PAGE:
From Irish Names and Surnames 1923
Mag UIDHIR—IV—Maguier, M'Guier, M'Gwire, M'Guiver, Maguire, MacGuire, MacGiver; 'son of Odhar' (pale, dun-coloured); the name of a great Fermanagh family, formerly one of the most powerful in Ulster. The name is first mentioned in the Annals at the year 956. Towards the end of the 13th century, the Maguires became chiefs of Fermanagh, a position which they held down to the reign of James I, when their country was included in the confiscation of Ulster. The family produced many valiant chiefs and learned ecclesiastics. The name is sometimes pronounced dialectically Mac Guibhir.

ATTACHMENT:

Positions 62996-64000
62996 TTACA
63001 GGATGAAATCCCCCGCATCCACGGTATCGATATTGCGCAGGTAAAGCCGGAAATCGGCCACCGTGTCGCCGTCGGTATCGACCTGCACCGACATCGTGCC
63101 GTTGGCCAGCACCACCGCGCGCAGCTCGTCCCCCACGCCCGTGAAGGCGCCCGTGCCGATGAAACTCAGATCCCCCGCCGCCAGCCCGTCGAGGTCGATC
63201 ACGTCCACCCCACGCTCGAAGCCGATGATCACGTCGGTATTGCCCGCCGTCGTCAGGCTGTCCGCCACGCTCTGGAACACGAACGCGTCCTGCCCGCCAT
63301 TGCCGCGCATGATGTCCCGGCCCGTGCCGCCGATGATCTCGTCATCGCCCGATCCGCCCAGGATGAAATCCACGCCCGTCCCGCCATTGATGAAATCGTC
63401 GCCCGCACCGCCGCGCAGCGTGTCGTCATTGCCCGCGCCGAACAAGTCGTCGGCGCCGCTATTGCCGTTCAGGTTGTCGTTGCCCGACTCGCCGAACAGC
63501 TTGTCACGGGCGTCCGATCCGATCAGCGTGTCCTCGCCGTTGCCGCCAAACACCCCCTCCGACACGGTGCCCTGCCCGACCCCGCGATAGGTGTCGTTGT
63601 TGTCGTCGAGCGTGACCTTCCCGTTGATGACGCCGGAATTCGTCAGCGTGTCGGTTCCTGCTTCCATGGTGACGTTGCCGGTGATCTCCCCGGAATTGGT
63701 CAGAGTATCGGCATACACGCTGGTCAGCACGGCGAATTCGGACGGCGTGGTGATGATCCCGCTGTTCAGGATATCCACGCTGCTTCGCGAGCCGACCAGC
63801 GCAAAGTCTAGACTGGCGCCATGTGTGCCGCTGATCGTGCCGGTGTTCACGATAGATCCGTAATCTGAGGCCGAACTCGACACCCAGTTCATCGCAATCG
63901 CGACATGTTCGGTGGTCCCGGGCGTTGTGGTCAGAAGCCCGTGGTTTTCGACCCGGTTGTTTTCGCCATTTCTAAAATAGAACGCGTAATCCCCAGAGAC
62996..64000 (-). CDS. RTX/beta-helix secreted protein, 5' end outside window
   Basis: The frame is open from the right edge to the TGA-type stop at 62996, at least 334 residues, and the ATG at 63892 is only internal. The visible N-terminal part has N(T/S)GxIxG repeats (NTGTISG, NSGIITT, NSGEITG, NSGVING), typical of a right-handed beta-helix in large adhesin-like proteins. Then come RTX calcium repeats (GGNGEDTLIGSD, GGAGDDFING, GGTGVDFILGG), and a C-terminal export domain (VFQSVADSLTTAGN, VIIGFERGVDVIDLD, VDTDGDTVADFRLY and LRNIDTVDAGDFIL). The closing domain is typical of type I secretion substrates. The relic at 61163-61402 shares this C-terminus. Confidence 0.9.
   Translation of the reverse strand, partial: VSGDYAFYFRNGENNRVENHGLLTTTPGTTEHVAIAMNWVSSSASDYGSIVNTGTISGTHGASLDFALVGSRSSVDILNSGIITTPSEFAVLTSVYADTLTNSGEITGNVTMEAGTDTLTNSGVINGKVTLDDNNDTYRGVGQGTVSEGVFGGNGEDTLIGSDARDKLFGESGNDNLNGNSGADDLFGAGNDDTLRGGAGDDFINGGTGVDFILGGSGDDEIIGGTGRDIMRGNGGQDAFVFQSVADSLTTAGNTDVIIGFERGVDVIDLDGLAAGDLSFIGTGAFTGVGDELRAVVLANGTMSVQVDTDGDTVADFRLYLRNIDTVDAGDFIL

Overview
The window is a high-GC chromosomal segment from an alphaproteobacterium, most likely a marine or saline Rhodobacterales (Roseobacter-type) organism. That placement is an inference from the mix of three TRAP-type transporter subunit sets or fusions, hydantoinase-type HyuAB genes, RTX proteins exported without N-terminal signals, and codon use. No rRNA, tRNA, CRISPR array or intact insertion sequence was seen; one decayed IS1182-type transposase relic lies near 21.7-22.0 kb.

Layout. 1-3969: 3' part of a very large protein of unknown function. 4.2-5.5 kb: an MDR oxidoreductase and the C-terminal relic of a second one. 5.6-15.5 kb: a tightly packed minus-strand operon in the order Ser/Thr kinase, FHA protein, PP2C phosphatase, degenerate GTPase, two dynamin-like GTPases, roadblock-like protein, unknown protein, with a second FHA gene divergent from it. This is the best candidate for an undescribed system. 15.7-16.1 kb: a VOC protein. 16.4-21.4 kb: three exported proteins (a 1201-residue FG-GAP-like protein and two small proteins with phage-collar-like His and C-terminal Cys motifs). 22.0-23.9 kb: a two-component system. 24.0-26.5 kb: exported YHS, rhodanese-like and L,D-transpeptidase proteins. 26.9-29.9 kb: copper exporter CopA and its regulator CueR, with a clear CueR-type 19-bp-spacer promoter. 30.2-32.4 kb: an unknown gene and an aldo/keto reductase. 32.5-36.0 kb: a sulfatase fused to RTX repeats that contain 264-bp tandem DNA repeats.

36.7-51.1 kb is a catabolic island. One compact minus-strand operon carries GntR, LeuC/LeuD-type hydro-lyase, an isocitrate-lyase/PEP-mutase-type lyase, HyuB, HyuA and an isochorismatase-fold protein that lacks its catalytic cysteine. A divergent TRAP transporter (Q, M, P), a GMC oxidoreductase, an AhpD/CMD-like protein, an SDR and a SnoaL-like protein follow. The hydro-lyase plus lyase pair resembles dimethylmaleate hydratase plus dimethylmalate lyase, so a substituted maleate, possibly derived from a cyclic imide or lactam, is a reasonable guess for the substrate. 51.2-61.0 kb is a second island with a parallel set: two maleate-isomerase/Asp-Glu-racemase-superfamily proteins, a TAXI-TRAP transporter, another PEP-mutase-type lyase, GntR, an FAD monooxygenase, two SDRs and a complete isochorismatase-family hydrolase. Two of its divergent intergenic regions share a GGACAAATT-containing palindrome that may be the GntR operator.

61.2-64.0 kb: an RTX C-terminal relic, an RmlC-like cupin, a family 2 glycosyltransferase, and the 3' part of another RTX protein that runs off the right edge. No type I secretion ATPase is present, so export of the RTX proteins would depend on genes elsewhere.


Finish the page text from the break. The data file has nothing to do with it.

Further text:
Alphabetical Index to Irish Surnames
In Popular Rhymes and Sayings of Ireland (first published in 1924) John J. Marshall examines the origin of a variety of rhymes and sayings that were at one time in vogue around different parts of the country, including those which he recalled from his own childhood in County Tyrone. Numerous riddles, games and charms are recounted, as well as the traditions of the ‘Wren Boys’ and Christmas Rhymers. Other chapters describe the war cries of prominent Irish septs and the names by which Ireland has been personified in literature over the centuries.
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